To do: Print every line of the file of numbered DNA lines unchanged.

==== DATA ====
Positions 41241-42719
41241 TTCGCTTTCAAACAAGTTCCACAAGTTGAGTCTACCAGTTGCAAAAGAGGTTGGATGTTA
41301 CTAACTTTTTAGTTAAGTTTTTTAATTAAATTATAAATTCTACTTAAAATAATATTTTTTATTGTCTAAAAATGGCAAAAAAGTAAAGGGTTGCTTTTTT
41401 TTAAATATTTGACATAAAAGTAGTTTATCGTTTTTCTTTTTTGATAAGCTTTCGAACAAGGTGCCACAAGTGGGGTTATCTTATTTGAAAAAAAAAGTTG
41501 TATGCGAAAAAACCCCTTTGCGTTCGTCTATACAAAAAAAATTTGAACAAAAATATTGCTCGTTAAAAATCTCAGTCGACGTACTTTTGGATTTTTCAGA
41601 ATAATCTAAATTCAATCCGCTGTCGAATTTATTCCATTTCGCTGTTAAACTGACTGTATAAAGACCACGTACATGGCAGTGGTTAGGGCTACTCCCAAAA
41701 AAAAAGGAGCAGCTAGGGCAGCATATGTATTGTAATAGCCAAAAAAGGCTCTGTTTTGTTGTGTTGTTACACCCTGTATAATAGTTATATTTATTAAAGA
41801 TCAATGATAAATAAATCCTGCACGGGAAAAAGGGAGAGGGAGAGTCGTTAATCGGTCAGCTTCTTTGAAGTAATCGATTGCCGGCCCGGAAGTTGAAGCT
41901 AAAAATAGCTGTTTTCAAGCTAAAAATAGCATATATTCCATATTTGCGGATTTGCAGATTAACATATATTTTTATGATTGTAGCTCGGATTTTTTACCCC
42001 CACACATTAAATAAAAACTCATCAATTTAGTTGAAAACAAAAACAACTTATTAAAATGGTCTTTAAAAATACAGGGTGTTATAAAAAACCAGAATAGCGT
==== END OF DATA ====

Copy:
Positions 41241-42719
41241 TTCGCTTTCAAACAAGTTCCACAAGTTGAGTCTACCAGTTGCAAAAGAGGTTGGATGTTA
41301 CTAACTTTTTAGTTAAGTTTTTTAATTAAATTATAAATTCTACTTAAAATAATATTTTTTATTGTCTAAAAATGGCAAAAAAGTAAAGGGTTGCTTTTTT
41401 TTAAATATTTGACATAAAAGTAGTTTATCGTTTTTCTTTTTTGATAAGCTTTCGAACAAGGTGCCACAAGTGGGGTTATCTTATTTGAAAAAAAAAGTTG
41501 TATGCGAAAAAACCCCTTTGCGTTCGTCTATACAAAAAAAATTTGAACAAAAATATTGCTCGTTAAAAATCTCAGTCGACGTACTTTTGGATTTTTCAGA
41601 ATAATCTAAATTCAATCCGCTGTCGAATTTATTCCATTTCGCTGTTAAACTGACTGTATAAAGACCACGTACATGGCAGTGGTTAGGGCTACTCCCAAAA
41701 AAAAAGGAGCAGCTAGGGCAGCATATGTATTGTAATAGCCAAAAAAGGCTCTGTTTTGTTGTGTTGTTACACCCTGTATAATAGTTATATTTATTAAAGA
41801 TCAATGATAAATAAATCCTGCACGGGAAAAAGGGAGAGGGAGAGTCGTTAATCGGTCAGCTTCTTTGAAGTAATCGATTGCCGGCCCGGAAGTTGAAGCT
41901 AAAAATAGCTGTTTTCAAGCTAAAAATAGCATATATTCCATATTTGCGGATTTGCAGATTAACATATATTTTTATGATTGTAGCTCGGATTTTTTACCCC
42001 CACACATTAAATAAAAACTCATCAATTTAGTTGAAAACAAAAACAACTTATTAAAATGGTCTTTAAAAATACAGGGTGTTATAAAAAACCAGAATAGCGT